Canadian residency for US medical students

A popular question I often get asked is, “Were you considered a CMG (Canadian Medical Graduate) when matching to Canada?”. I am pleased to tell you yes, I was! If you are Canadian citizen (or permanent resident) and attended an LCME accredited medical school in the USA, (i.e. the vast majority of schools in continental USA), then you are considered a CMG. This is because Canadian medical schools are also accredited by the LCME. Meaning you take the same exam as Canadian Medical Graduates to qualify for practice licensure. If you strongly wish to match back to Canada for residency, I would suggest you apply to all programs that you are willing to attend.

Another question I often get asked is, “Does your USMLE score matter for residency matching?”. I would say the answer varies based on what you are applying for. It does not matter, in that you are never evaluated on the basis of your USMLE score. In fact, you are not even required to report it as part of your application. However, you may want to include it in order to give yourself a backup plan in case you do not match in Canada. This is especially true if you are applying for a competitive specialty. I have seen very competitive candidates fail to match to Family Medicine, which has the greatest number of spots in Canada. Having a strong USMLE score would significantly strengthen your residency application in the US.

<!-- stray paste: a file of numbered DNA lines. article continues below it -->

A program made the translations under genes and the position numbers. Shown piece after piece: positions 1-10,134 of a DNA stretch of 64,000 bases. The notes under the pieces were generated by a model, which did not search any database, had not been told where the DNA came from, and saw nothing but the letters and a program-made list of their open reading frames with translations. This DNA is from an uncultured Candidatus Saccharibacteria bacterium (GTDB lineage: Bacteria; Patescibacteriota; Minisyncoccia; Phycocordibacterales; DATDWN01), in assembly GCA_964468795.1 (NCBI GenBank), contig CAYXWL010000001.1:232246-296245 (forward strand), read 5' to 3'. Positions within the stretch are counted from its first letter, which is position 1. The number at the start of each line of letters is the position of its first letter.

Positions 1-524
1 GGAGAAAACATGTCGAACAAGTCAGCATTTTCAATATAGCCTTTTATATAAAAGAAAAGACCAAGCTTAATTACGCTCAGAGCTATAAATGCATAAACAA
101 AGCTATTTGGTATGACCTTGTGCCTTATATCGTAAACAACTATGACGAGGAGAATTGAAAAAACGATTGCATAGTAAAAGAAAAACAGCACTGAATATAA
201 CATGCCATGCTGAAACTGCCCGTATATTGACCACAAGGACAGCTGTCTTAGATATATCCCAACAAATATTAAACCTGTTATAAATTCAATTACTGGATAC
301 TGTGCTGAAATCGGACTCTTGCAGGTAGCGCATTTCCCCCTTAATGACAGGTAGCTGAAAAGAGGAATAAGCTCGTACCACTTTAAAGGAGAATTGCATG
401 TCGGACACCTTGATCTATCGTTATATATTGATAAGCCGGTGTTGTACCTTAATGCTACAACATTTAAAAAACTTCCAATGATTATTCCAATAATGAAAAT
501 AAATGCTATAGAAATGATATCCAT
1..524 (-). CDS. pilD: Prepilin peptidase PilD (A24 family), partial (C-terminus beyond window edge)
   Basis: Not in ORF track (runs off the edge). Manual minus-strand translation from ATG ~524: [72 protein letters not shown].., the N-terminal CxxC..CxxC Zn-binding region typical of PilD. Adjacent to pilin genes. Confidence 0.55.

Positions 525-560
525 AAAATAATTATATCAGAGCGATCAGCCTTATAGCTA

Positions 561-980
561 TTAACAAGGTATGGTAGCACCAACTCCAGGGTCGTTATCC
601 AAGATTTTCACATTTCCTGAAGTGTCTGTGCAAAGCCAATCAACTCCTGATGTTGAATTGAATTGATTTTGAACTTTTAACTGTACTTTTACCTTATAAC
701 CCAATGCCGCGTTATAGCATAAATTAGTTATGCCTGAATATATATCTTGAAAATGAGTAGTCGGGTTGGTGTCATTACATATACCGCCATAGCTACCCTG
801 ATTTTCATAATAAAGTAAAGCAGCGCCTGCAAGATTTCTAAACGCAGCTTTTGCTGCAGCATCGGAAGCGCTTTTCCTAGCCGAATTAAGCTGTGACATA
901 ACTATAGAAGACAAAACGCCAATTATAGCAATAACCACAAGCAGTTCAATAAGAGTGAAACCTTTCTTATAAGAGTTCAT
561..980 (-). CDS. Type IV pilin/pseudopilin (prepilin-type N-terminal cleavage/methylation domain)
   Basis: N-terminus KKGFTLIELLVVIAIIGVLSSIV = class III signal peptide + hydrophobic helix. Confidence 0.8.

One challenge of pursuing medical education in the US is that it can be very expensive (usually at least twice as expensive as Canada). In order to finance the high tuition fees, you can turn to a Canadian banks for a line of credit, usually of up to $250,000. Not all the money is available immediately however, and some schools may require full tuition to be paid up front.

I think my US medical education prepared me to adapt to Canadian residency training somewhat well. It has given me a stronger knowledge base in the basic sciences and disease pathophysiology, which are heavily examined on the USMLE. As a result, I was well prepared for electives in Emergency Medicine and non-patient care specialties such as pathology, where the demands for knowledge are high. Even so, having trained in a different system, I find that Canadian students usually possess stronger hands-on skills and know-how. They are well organized when presenting cases, and often function at the level of a resident. I was not quite prepared to write daily orders, arrange admissions, and dictate consult notes, when I came back to Canada to do electives. Perhaps it’s just a matter of taking the time to adjust to a new system and environment. Nonetheless, the Canadian training programs and licensure exams ensure that all candidates reach a required level of competency at the end of their training.